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Sunday, October 08, 2006

chanel - spring 2007

I was looking around online earlier today and realized that I hadn't seen Chanel's collection. Now I know that most of the time Karl Lagerfeld's work for Chanel pretty much defies critique. I mean, I think that he sometimes misses the mark in his personal collections, but when it comes to Chanel he always seems to turn out such sophisticated work.

Somehow he takes that classically stuffy Coco Chanel aesthetic, and pushes it forward - this time around, to a very young and urban place. I must say that when I first looked through the collection I found it to be almost too young - but I think that if you remove those crinkly, washed out denim pieces toward the beginning, the entire collection gets a needed boost.

As always, turned in a favorable review -

With perfect pitch, Karl Lagerfeld dashed off yet another virtuoso demonstration of how to play up and down the classic Chanel scale in tune with any season.

It was up-tempo, light and girly, with a cute opening device: a bouncy parade of girls in standard-issue white cotton cabine coats swinging along, attracting all attention to stacks of gold cuffs, link bracelets, chain-and-pearl necklaces, and plastic-Lucite-and-glitter wedges and platforms.
The segue into the short, A-line, and fluttery was carried off, sans effort, via breezy white flared tops over little black skirts, with a trill on the abbreviated white tucked-front shirtdress, and a high-note from a gold-quilted chain bag.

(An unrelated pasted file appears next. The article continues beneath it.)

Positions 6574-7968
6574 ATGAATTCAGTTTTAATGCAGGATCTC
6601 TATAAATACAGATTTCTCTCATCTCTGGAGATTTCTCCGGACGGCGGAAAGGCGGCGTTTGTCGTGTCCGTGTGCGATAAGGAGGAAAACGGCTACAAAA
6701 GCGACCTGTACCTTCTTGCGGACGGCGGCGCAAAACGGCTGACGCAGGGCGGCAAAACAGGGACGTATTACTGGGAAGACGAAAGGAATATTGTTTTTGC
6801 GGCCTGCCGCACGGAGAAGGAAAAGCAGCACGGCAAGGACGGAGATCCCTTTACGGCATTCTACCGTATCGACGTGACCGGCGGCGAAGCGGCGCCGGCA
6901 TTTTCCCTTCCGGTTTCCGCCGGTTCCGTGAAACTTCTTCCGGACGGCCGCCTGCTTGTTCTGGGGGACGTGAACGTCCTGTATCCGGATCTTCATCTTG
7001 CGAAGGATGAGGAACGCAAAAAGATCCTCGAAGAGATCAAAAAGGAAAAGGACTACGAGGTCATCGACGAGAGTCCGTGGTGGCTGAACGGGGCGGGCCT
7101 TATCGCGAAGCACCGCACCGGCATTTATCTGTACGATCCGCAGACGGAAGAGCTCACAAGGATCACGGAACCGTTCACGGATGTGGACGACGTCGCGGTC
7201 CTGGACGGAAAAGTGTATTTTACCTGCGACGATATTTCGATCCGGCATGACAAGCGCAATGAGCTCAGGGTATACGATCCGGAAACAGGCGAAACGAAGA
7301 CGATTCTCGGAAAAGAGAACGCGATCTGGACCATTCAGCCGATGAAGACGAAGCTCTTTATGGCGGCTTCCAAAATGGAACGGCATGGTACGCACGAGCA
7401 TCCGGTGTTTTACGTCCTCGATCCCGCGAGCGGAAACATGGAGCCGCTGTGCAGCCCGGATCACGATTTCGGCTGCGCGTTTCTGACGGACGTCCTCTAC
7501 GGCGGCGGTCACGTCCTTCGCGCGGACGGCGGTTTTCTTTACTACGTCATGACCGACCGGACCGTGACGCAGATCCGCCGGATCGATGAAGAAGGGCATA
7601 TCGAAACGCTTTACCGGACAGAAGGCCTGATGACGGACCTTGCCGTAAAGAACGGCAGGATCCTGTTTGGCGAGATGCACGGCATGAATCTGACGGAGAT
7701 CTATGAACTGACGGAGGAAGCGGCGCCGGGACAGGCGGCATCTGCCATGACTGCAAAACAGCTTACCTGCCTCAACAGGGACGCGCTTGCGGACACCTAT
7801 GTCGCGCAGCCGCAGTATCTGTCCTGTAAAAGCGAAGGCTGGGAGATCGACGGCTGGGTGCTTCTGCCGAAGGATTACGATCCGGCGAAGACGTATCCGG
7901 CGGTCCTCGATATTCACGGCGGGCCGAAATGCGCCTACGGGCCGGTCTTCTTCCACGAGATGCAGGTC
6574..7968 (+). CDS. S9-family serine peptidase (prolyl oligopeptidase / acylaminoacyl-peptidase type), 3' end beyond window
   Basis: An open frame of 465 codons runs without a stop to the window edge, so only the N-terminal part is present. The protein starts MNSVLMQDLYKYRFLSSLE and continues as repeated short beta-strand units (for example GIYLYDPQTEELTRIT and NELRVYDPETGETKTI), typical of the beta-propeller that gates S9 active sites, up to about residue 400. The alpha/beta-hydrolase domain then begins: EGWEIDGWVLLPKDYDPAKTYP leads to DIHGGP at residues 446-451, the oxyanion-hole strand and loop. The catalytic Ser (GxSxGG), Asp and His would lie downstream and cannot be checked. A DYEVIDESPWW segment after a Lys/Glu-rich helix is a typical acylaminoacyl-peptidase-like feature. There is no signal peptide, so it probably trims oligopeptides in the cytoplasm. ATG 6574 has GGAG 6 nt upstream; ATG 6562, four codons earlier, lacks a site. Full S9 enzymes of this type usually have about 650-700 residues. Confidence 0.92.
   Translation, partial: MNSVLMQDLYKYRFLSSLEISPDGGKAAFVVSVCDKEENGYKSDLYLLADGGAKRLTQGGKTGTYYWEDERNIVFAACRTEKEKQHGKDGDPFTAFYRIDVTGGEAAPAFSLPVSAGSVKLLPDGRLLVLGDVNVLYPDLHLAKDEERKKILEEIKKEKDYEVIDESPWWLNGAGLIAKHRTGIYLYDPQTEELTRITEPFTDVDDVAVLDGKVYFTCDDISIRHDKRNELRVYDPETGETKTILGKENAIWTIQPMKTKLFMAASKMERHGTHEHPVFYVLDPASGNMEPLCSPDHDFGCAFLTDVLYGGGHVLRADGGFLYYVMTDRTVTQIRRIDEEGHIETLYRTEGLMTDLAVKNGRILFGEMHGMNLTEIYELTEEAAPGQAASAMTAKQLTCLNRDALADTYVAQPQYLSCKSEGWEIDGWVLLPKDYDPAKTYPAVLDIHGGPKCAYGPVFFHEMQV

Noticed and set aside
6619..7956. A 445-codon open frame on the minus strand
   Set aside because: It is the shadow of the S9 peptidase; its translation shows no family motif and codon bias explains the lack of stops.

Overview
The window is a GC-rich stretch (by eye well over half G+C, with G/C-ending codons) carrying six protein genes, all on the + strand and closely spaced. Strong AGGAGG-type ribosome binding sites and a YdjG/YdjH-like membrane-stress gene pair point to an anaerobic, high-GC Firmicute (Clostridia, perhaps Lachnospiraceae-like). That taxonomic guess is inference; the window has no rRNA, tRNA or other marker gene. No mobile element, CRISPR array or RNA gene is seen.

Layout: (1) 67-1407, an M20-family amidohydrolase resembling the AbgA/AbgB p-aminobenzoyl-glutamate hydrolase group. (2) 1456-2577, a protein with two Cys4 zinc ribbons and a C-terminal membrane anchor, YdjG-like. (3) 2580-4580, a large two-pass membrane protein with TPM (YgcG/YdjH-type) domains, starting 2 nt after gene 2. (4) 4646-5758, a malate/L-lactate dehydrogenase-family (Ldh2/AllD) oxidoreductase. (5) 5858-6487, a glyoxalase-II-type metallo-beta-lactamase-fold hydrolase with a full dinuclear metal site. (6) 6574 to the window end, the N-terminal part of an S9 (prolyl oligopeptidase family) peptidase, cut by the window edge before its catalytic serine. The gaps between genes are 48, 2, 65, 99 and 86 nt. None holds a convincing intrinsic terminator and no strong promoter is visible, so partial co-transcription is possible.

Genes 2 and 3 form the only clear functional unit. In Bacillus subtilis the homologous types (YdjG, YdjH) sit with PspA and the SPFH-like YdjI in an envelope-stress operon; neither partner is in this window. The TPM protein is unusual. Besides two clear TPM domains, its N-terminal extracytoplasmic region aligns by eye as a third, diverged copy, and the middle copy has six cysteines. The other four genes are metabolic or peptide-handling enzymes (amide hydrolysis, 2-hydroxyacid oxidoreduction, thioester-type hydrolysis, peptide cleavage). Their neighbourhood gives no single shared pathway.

Then the clever bit: What on earth to do with the old, potentially heavy-wash-cloth Chanel tweeds in such a mood?
Why, put them with black sequin short shorts—thus chiming with the leggy forties showgirl theme of the moment—and shoot sparkle through the borders of the bouclé.
Instead of the multitudinous flocks of options he has sent out in the last few seasons, this single-file presentational march condensed everything that can be thoroughly Chanel, yet completely du jour.
While he was at it, Lagerfeld also dashed off sporty striped T-shirt dresses, tulle-covered denim, Edie Sedgwick, metallic-scuba, and puffy Empire organza moments, but mostly it was all about those newly wantable accessories.

Black leather quilted mini bags, smothered with biker-like metal logo badges, were the final ta-da. In other words, a hit.

Something that I noticed, and that I found quite interesting, is the detail on a few of his pieces. The beading that was scattered along the midsection and bodice of several garments, was, when looked at in detail, little pills.

I thought that was a bit of a surprise, but if I were to hedge a bet I would say that Karl Lagerfeld was attempting to make some kind of a statement. Whether or not that statement was meant to be political in that classically bitchy Lagerfeld way, or just a touch of whimsy - who knows.


Anonymous Anonymous said...

Karl Lagerfeld is such a gross icky little man.

10/09/2006 9:38 PM  

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